Can You Plant Cut Flowers: Will Cut Flowers Grow Roots

Can You Plant Cut Flowers: Will Cut Flowers Grow Roots

By: Teo Spengler

Bouquets of flowers are popular gifts for birthdays,holidays, and other celebrations. Withproper care, those cut flowers can last a week or more, but eventually theywill die. What if there were a way to turn the cut blossoms back into realgrowing plants? Rooting bouquet flowers doesn’t require a magic wand, just afew simple tips. Read on to learn the basics of how to regrow already cutflowers.

Can You Plant Cut Flowers?

It’s always a little sad to cut flowers in the garden. Aclip of the garden scissors transforms a roseor hydrangeablossom from a living plant into a short-lived (yet beautiful) indoor display.You may even feel a twinge of regret when someone brings you gorgeous cutflowers.

Can you plant cut flowers? Not in the normal sense of the word,since sinking your bouquet into a garden bed won’t have a positive effect.However, regrowing cut flowers is possible if you root the stems first.

Will Cut Flowers Grow Roots?

Flowers need roots in order to grow. Roots provide theplants with the water and nutrients they need to survive. When you cut aflower, you separate it from the roots. Therefore, you’ll need to work onrooting bouquet cut flowers in order to regrow them.

Will cut flowers grow roots? Many cut flowers will, in fact,grow roots with the right treatment. These include roses,hydrangea,lilac,honeysuckle,and azaleas.If you’ve ever propagated perennials from cuttings, you’ll understand thebasics of regrowing cut flowers. You cut off a piece of the cut flower stem andencourage it to root.

How to Regrow Already Cut Flowers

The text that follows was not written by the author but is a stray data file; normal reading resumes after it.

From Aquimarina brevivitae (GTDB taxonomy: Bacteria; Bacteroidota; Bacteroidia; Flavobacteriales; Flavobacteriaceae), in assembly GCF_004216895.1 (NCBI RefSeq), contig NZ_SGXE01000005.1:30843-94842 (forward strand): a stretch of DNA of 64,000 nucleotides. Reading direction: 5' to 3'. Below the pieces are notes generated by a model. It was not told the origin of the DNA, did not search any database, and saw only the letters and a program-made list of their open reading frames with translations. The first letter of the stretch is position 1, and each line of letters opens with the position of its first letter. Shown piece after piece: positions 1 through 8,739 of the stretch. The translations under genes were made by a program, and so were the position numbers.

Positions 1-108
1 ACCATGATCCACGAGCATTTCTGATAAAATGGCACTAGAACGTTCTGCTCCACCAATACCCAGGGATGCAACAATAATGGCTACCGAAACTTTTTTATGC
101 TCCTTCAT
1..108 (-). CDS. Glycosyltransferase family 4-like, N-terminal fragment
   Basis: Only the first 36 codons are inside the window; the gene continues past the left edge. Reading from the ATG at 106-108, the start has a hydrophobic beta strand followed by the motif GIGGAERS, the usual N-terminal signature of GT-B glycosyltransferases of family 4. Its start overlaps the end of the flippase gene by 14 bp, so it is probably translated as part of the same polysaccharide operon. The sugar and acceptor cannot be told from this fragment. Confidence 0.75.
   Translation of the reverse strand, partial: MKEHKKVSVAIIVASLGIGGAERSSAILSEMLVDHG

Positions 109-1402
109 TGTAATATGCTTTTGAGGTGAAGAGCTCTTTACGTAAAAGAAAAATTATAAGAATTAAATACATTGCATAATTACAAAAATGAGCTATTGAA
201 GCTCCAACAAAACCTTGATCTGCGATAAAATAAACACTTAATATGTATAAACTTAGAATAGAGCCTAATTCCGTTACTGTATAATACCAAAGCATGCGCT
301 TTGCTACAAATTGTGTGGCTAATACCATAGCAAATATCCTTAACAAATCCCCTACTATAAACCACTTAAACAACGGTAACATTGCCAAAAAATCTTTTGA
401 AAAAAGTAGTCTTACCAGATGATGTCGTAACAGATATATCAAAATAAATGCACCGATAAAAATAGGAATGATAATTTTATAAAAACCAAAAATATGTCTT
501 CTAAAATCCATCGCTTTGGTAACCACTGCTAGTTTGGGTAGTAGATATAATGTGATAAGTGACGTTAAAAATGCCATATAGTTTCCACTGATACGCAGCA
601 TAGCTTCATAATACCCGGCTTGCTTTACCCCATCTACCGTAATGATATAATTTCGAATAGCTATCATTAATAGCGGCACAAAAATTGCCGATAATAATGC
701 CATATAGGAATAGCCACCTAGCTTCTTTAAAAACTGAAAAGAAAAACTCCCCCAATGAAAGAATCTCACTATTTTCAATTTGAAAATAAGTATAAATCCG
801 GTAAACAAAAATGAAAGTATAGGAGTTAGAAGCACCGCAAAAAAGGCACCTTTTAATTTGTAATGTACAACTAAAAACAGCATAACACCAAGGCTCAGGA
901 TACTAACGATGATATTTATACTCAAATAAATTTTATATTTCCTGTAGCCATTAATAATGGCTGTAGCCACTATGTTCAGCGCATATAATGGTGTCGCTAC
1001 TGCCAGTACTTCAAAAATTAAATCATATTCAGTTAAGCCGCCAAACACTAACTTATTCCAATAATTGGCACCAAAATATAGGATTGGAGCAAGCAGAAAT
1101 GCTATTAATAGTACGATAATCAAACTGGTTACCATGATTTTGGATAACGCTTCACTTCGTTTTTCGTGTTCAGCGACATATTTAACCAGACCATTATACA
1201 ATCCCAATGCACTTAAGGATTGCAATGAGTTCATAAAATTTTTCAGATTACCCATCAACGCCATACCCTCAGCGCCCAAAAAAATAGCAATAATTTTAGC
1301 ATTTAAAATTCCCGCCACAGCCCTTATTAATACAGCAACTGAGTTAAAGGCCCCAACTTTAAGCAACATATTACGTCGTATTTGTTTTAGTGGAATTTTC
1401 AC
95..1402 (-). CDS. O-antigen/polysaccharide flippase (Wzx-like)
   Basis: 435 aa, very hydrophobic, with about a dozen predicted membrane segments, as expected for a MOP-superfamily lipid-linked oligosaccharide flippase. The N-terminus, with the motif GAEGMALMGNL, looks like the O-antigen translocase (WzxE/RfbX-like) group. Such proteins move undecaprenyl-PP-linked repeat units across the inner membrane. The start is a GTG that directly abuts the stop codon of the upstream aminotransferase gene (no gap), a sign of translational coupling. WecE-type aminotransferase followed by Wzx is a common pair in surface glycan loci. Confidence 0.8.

Most plants propagate sexually via pollination,flowering, and seed development. However, some also propagate asexually byrooting cuttings. This is a technique that gardeners use to propagate perennialflowers as well as herbs,shrubs,and even trees.

To propagate cut flowers from cuttings, you need to actwhile the bouquet is still fresh. You will need a piece of the flower stem 2 to6 inches (5-15 cm.) long that contains two or three sets of leaf nodes. Removeflowers and any leaves on the bottom nodes.

When you go to cut the stem, be sure that the bottom of thecutting is just below the lowest set of leaf nodes. This cut should be at a 45-degreeangle. Count up three nodes and make the top cut.

Dip the lower end of the cutting in a rootinghormone, then insert it carefully into a small pot filled with moist, soillesspotting mix. Cover the little plant with a plastic bag and keep the soilmoist. Be patient and don’t try to transplant until the roots grow.

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16 Tips to Better Flower Bouquets

Style 'em like a pro! Here are tips from our 2016 issue of Green Side Up on how to assemble and lengthen the life of your cut-flower bouquets.

1. As a general rule, a bouquet should be about three times as tall as its vase.

2. Use blooms for both height and width.

3. Start creating the bouquet in your hand.

4. Give it a focal point—include three or five of the main flower type.

5. Add long foliage or branches for width and structure.

6. Keep turning the bouquet and add smaller complementary flowers.

7. Place in the vase and fill in as needed.

8. Keep a variety of vases on hand to match the mood of your mix.

9. Go beyond flowers and complement blooms with foliage, stems, berries and buds that add interest with texture and color.


Best Flowers for Cutting Garden

I’m going to break this down into two different types of cutting garden flowers: annuals and perennials. You’ll have to plant annuals every year, but perennials will come back each year.

Like I said, these are flowers I’ve grown myself and had success with. There are many more varieties of cut flowers, but I wouldn’t feel comfortable suggesting them to you if I haven’t had success with them myself. That being said, if you’ve had success with other types of cut flowers, please do leave them in the comments for the rest of us to give a try!

And if you’re new to growing a cutting garden, then here’s my cut flower garden guide for beginners.

Best Annual Flowers for Cutting

You can never ever ever go wrong with Zinnias. Not only are zinnias, in my opinion, one of the prettiest annual flowers that are out there, they are one of the easiest to grow and provide blooms all summer long. A few of my personal favorite varieties of Zinnias include:

Big Red – gorgeous deep red blooms with a long vase life.

Envy – lime green blossoms that are perfect for bright colorful, summer arrangement.

Cut and Come Again Mix – these are exactly what their name implies! The more you cut them, the more they come back with more blooms.